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There’s Gold in Them Thar Hills!
Alas, it seems the miners of 160 years ago missed out on most of it. The Golden State holds so much more amber wealth and beauty than just the lustrous mineral.
Golden hues deck our world liberally, often with ephemeral but recurring glory and ache. They join with pinks and grays to brush our skies at dawn and dusk. In spring they gleam from the soft petals of poppies and the burry stripes of the bees who visit them, and the sweet honey that those two together produce; in fall, the hills and fields of dried grass, especially under sun after rain, glow goldenrod, and maples and oaks effuse geysers of leaves radiant with mustard and ochre and burnished apricot; blonde cider flows from foothill orchards, and under foothill streams trout flash their brilliance. Gold shines in the eyes of blackbirds and eagles, and in bright braids from sun-dappled rivers and lakes; and this time of year, every year, from the optimistic caps of brown little birds, like something hopeful in the miner’s pan.
Golden-crowned sparrows are mostly a camouflage of browns and grays, perfect for hiding in under-brush shadows. But like so much of life, they have their shine, too—just a modest dash of color, for them. Adults wear their golden crowns offset with a circlet of black. Young birds sport a smaller, paler spot of yellow, muted with fine black streaks and bordered with a nondescript earth tone, like last year’s leaves. Some observers note that the pinkish bill of young birds goes gray with age, starting with the upper mandible.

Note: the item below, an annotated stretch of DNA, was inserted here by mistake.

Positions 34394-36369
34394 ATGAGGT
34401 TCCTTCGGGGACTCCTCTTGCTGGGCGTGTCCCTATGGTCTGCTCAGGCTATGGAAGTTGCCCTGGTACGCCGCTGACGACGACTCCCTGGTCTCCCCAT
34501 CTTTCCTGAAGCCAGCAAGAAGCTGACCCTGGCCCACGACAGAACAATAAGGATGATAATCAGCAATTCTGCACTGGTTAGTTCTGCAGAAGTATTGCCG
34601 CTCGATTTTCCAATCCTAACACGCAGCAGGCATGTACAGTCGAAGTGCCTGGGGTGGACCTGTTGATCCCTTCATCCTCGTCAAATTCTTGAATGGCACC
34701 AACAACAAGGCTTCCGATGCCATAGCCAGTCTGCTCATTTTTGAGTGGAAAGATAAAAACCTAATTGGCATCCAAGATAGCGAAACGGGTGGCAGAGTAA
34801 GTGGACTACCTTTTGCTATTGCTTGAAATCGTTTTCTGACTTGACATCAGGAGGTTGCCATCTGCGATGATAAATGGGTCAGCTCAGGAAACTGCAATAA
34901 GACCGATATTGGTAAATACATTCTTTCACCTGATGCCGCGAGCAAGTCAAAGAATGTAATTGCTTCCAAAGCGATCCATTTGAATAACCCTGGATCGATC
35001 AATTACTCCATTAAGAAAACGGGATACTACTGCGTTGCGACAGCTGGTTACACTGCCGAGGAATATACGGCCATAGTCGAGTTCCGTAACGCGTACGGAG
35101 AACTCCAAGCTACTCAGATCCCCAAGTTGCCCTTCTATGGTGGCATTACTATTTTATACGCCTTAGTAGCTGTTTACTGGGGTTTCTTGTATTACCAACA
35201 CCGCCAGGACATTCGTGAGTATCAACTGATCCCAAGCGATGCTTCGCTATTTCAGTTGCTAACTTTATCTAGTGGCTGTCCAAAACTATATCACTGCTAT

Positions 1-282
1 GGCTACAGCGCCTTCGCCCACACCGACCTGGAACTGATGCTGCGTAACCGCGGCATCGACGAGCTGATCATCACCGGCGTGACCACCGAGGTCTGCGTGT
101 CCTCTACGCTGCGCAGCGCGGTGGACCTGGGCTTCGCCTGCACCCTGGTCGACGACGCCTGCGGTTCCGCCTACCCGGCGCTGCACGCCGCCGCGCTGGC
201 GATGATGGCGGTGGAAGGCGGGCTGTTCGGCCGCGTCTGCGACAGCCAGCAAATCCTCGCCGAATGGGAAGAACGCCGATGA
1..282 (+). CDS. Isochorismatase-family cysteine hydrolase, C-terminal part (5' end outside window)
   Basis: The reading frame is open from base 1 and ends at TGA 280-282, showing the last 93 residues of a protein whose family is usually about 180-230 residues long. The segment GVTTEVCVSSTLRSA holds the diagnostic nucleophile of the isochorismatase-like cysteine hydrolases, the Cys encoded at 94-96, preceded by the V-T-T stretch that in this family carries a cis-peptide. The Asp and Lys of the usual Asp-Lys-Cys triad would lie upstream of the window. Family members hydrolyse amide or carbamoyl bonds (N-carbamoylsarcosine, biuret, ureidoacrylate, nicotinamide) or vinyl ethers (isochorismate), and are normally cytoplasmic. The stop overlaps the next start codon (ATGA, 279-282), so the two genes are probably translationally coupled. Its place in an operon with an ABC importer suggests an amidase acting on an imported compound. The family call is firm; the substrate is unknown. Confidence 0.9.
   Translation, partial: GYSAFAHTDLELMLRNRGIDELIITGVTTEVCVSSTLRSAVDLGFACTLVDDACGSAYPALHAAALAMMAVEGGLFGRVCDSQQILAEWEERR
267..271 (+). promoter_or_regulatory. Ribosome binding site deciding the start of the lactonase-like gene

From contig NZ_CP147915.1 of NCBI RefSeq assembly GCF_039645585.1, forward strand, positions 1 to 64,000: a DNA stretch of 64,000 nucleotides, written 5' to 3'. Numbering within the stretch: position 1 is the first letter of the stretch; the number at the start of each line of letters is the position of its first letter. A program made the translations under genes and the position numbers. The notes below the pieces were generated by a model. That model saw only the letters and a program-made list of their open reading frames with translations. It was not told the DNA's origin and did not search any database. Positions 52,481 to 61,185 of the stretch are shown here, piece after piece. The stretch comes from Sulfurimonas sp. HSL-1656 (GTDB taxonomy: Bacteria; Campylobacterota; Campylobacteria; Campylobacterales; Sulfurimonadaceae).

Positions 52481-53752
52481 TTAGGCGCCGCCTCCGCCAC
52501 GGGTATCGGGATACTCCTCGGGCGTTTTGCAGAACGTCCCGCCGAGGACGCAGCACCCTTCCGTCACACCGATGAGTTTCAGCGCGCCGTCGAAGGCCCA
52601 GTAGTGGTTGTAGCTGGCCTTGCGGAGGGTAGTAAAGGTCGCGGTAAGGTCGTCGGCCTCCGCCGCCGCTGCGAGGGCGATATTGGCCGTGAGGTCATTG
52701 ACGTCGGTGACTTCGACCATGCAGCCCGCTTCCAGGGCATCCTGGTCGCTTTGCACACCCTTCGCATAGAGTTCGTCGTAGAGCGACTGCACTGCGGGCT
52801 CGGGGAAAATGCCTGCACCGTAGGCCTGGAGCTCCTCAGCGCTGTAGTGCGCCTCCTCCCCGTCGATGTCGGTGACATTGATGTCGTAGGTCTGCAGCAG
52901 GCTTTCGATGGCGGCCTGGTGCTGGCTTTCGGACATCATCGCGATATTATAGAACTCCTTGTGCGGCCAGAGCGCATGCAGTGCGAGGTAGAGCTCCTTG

These sparrows have been northward throughout the summer months. Denizens of the west, they nested from northern British Columbia up into Alaska, as far as the Arctic Circle, where, tucked among grasses and shrubs in boggy meadows, they wove a dense cup lined with feathers or moose hair, perhaps just above spring snow but most often on the ground. They raised a clutch or two with about four eggs in each.
Now both parents and fledglings have flown south, centering their winter range right here in northern California. They can be seen at backyard feeders, although they are generally wilder and scarcer than their racier, more numerous cousins, the white-crowned sparrows.
Like many sparrows, golden-crowns have a beautiful voice. In our brushy yards and hillsides they can be heard on sunny winter mornings, singing a clear Oh, dear, me! that manages to be both woebegone and beautiful.
Studies on these birds are few, but the sparrows are part of recent measurements of mass bird migrations. Weather radar, with increasing precision, has in the last several years harvested information on not just storm clouds but on clouds of birds. The researchers report spring migrations over the US/Canada border at about 2.6 billion birds. The return trip, coming south in autumn with a new season of surviving fledglings, numbers about 4 billion.
Those nesting seasons are immeasurably valuable. They keep the gold recurring in California.